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Author Ruffer, Galya Benarieh
Title Virtual citizenship: Migrants and the constitutional polity
book jacket
Descript 331 p
Note Source: Dissertation Abstracts International, Volume: 64-10, Section: A, page: 3832
Adviser: Ellen Kennedy
Thesis (Ph.D.)--University of Pennsylvania, 2003
This study concerns how ought constitutionalism resolve the question of undesired migrants. Through a comparative study of Germany and the United States it examines the principles whereby constitutional democracy justifies and maintains its borders from unwanted migrants. Constitutionalism, which offers a balance between democratic impulse and rule of law, has generally not protected the rights of migrants. Immigration has largely remained a positive legal construct with final authority resting with the political institutions. Through principles of international law, control over immigration has been the sovereign right of the nation-state. While principles of international sovereignty have provided the justification for the exclusion and expulsion of migrants, the legitimacy of constitutional democracy necessitates that the justification be based in a conception of constitutional sovereignty
While citizenship policies of most liberal democracies have converged, the predictions of "liberalization" of citizenship and extension of rights to aliens have ignored the constitutional understanding of migrants that has largely remained unchanged and exclusive. In focusing on immigration policy, migration theorists have missed the importance of foundational constitutional principles
A comparison of Germany and the United States reveals different constitutional understandings of the relationship of migrants to the public order, national sovereignty and procedural self-reinvention of collective identity. While the German constitutional scheme has placed migrants within the normative hierarchy that seeks to secure the "public order," the United States has theorized migrants as outside of the constitution and subject to external sovereignty that seeks to secure the territory from foreign threats. While the United States' understanding has allowed for greater integration, the German understanding has, on the whole, led to more secure safeguards against the curtailment of rights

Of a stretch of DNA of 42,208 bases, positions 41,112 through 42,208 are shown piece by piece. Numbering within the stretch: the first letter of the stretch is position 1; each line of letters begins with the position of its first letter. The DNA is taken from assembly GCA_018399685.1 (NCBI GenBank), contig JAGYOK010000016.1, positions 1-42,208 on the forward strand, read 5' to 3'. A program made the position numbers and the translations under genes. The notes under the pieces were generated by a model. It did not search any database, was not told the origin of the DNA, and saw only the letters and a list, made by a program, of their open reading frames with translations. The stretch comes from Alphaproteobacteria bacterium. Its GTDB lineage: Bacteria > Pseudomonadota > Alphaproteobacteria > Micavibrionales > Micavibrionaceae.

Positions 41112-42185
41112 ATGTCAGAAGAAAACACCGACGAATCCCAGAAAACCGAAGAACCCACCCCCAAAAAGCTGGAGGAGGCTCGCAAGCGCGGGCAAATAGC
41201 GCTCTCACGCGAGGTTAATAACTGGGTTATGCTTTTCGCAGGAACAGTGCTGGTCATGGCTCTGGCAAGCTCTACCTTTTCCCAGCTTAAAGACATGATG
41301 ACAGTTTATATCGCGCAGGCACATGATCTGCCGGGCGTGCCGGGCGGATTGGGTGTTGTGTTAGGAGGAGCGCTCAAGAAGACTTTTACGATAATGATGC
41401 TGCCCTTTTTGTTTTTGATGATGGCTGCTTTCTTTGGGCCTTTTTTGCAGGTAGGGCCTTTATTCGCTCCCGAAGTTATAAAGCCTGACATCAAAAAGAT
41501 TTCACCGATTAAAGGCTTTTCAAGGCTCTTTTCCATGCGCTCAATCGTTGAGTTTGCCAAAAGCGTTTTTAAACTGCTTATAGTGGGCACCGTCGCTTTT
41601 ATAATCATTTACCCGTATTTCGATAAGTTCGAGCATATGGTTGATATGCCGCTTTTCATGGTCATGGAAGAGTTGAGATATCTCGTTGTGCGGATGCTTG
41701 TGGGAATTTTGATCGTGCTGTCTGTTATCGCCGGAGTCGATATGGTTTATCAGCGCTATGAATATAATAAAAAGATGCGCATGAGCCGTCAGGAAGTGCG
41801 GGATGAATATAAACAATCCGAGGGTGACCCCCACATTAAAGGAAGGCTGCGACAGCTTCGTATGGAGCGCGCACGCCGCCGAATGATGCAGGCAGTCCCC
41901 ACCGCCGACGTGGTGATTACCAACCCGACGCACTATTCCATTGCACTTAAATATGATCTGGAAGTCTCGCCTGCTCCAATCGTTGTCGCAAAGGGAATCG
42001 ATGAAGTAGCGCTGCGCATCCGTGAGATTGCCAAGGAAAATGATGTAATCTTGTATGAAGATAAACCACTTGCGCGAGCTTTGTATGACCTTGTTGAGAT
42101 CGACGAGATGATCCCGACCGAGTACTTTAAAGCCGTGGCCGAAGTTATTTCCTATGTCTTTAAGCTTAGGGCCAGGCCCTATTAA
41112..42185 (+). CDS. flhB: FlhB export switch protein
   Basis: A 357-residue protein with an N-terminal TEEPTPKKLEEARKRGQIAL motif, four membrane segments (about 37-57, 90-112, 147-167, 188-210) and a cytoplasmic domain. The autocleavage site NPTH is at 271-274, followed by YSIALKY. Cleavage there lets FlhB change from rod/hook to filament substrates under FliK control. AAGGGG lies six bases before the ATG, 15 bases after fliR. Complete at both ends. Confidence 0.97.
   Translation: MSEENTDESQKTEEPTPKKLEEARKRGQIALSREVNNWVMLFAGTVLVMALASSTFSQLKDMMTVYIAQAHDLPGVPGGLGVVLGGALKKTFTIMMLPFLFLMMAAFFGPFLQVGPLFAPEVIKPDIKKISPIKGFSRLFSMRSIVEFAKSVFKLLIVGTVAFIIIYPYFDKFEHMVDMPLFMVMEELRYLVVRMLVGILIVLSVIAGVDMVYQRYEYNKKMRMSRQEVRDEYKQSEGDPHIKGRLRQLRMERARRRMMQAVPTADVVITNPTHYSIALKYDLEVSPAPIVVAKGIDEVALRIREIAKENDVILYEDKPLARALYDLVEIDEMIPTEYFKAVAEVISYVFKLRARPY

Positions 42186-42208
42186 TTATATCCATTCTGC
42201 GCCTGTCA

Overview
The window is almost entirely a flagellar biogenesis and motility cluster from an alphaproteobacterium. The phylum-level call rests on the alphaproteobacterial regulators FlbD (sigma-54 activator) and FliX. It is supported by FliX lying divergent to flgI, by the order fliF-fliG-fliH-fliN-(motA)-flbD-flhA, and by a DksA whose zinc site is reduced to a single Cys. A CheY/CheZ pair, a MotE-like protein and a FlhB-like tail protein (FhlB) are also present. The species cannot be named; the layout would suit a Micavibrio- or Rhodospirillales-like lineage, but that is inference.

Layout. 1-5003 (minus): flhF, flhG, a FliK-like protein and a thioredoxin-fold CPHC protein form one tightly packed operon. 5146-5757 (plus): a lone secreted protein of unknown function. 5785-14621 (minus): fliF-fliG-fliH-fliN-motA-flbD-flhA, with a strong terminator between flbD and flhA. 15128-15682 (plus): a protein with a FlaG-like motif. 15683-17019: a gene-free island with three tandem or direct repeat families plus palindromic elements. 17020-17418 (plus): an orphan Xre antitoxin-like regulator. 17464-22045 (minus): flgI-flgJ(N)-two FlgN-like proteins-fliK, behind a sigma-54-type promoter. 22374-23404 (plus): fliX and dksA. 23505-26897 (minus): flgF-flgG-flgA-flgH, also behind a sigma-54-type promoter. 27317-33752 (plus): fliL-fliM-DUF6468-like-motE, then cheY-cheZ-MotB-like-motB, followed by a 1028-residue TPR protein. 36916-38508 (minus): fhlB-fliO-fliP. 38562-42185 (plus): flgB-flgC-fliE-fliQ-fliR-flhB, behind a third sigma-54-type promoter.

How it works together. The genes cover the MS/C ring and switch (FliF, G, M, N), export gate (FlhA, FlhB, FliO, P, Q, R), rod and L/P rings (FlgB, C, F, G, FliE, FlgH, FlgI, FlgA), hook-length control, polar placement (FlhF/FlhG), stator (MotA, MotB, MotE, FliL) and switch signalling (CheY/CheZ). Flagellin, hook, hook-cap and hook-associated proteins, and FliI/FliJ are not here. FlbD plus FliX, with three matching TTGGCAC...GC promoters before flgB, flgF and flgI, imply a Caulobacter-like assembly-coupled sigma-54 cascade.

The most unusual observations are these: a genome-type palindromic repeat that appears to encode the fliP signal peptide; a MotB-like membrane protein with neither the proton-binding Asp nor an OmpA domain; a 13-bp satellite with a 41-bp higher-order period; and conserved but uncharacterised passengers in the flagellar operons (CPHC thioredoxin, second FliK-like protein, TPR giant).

I argue that the conceptualization of migration as an exception and migrants as outside of the constitutional order has never corresponded with the need for the movement of people across national borders. I argue that the need for migration ought to be constitutionalized as a foundational matter. Only in this way can the Courts begin to form constitutional principles that distinguish migrants in their capacity as foreign subjects versus their status as persons in the collective public
School code: 0175
DDC
Host Item Dissertation Abstracts International 64-10A
Subject Political Science, General
Law
0615
0398
Alt Author University of Pennsylvania
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